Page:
Passive room treatments work well, and are the preferred method of room correction. However, there are circumstances where passive treatment simply is ineffective or impractical. The solution is then to use active controls.
The most effective form of active control is to utilize a parametric equalization. Parametric EQ is preferred over 1/3rd octave because of it's greater flexibility and control. Parametric equalizers range in price from $135-$5,000+ depending on their sophistication, accuracy, and sonic signature.
In order to use active equalization it's mandatory to have a basis for adjusting the controls. This is usually created by measuring the frequency response of the room. Near-field (3" or less), 1 meter, or GP (ground plane), are measurement distances. The least expensive and most simple method of measuring loudspeaker performance in a room; is by using a device like the Radio Shack SPL meter, while sending sine waves through the loudspeakers. The resulting meter readings can be plotted in Excel, and the FR (frequency response) of the loudspeaker's performance in the room can be easily seen.
If one wants to use their PC as a tone generator, the NCH Tone Generator by Swift sound is a great program ($20). The newest trial version (it has an expiration date) has a provision for creating and saving multiple tones to your hard drive as .wav files. Those files can then be burned to create a test CD. I have a copy of the older freeware version of the program. It's only a tone generator and as a result lacks the ability to automatically create multiple tones or save tones as .wav files, but it never expires. (email for info)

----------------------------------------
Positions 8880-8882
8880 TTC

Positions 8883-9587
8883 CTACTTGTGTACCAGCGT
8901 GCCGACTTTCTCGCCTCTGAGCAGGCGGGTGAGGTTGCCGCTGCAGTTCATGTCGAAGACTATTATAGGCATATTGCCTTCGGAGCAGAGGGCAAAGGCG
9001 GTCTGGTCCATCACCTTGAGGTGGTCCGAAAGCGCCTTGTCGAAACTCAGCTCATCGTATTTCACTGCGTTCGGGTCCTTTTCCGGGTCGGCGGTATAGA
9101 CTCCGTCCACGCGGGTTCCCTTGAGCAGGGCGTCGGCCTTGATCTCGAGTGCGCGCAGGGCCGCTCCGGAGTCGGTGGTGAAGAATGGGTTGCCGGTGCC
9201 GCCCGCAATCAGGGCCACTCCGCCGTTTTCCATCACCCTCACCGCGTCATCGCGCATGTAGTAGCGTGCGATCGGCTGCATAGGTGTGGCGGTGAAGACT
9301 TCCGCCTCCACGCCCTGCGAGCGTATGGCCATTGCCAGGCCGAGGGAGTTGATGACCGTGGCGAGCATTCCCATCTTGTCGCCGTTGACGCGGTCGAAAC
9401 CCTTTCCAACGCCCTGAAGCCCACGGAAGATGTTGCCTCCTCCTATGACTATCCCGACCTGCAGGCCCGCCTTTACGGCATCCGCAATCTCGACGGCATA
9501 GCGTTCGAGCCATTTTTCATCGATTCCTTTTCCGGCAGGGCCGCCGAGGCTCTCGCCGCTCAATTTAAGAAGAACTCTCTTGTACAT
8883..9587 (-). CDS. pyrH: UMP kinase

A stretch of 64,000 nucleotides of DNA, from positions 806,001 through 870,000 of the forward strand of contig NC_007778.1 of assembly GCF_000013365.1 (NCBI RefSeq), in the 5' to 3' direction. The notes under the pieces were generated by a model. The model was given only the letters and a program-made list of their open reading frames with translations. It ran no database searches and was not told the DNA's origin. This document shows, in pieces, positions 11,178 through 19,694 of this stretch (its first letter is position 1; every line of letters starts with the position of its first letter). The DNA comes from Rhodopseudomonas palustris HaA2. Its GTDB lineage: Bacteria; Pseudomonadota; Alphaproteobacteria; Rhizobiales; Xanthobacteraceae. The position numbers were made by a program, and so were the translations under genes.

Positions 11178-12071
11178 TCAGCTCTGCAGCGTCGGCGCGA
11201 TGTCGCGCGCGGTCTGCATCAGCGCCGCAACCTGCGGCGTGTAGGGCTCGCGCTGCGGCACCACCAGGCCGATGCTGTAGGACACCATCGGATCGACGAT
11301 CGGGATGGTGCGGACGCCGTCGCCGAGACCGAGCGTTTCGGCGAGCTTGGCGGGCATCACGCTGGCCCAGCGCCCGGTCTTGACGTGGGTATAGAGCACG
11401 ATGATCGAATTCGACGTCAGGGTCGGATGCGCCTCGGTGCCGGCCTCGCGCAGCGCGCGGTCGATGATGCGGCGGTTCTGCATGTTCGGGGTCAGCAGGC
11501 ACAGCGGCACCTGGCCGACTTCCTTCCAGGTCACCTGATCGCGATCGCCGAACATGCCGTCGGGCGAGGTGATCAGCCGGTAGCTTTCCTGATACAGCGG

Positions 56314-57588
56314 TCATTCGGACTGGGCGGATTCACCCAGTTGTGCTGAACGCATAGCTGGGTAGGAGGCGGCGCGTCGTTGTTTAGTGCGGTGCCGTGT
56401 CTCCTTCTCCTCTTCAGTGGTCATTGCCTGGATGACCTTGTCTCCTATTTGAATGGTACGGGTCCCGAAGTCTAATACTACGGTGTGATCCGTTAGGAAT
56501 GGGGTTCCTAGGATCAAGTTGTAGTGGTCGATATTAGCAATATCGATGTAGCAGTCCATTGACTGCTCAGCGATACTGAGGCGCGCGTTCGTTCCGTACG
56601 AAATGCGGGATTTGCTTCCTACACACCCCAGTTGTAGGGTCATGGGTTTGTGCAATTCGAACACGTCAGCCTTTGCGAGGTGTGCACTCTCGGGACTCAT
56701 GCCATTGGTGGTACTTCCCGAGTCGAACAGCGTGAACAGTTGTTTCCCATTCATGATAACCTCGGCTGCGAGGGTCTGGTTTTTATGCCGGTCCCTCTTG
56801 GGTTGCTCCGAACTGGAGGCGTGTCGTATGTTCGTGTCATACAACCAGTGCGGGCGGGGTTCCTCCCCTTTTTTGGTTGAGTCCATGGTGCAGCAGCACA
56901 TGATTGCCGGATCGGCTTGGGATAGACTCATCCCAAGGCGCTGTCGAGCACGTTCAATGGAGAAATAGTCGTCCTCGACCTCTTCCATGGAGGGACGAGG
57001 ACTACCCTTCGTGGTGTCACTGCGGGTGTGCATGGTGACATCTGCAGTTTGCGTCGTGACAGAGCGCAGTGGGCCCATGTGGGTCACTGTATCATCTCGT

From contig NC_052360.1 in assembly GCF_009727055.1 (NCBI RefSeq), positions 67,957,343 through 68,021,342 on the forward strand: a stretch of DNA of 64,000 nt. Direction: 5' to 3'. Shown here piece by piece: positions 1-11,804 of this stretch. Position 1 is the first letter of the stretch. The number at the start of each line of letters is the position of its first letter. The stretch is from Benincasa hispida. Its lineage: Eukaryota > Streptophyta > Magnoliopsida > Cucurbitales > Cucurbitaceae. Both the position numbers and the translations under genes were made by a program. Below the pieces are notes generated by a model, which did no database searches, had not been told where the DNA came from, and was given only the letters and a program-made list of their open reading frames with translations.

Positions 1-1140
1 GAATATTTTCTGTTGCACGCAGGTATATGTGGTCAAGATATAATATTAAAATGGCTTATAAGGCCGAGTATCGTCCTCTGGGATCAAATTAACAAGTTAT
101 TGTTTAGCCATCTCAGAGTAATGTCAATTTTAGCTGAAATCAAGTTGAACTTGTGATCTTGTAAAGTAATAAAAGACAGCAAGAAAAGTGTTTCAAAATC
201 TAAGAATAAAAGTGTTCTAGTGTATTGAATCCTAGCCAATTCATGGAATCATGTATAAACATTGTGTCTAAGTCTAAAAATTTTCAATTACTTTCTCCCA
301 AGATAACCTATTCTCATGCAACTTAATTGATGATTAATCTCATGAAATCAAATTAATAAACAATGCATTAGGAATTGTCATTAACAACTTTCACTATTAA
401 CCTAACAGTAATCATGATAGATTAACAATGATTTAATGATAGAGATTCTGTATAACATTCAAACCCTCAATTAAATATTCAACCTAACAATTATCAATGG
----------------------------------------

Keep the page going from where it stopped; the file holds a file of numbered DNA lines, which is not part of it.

For those that don't have a PC available, There are many commercial CDs available with test tones burned on them.
Note that sine waves should not but run at high SPL's or for long durations.
One of the better investments for those needing help to EQ lower frequencies, is the Behringer DSP1124P. Available for as little as $120, this device offers 12 bands of stereo parametric EQ. It is a very flexible and powerful tool. But the supplied instructions leave something to be desired. Also, it should be noted that the Behringer unit is fine for subwoofer frequencies. Since it digitizes the signal it's not recommended for use with full-range audio signals
Sonnie Parker's archived SnapBug Website goes into great detail on the set up and use of the Behringer DSP1100P/1124P. Here's a LINK to a 820k .pdf copy of the Snapbug website. Here's a link to the Excel Worksheet talked about on Sonnie's website. Note that it has corrections for the Radio Shack SPL built in.
Another somewhat less intimidating website with info about using the Behringer DSP1124P is the Brinkster website. The original website has been taken down, but an archived version is available at THIS link from the Wayback Machine.
For those using the Behringer DSP1124P, Anthony Gomez has created a neat little program to program the equalizer. The program can be downloaded HERE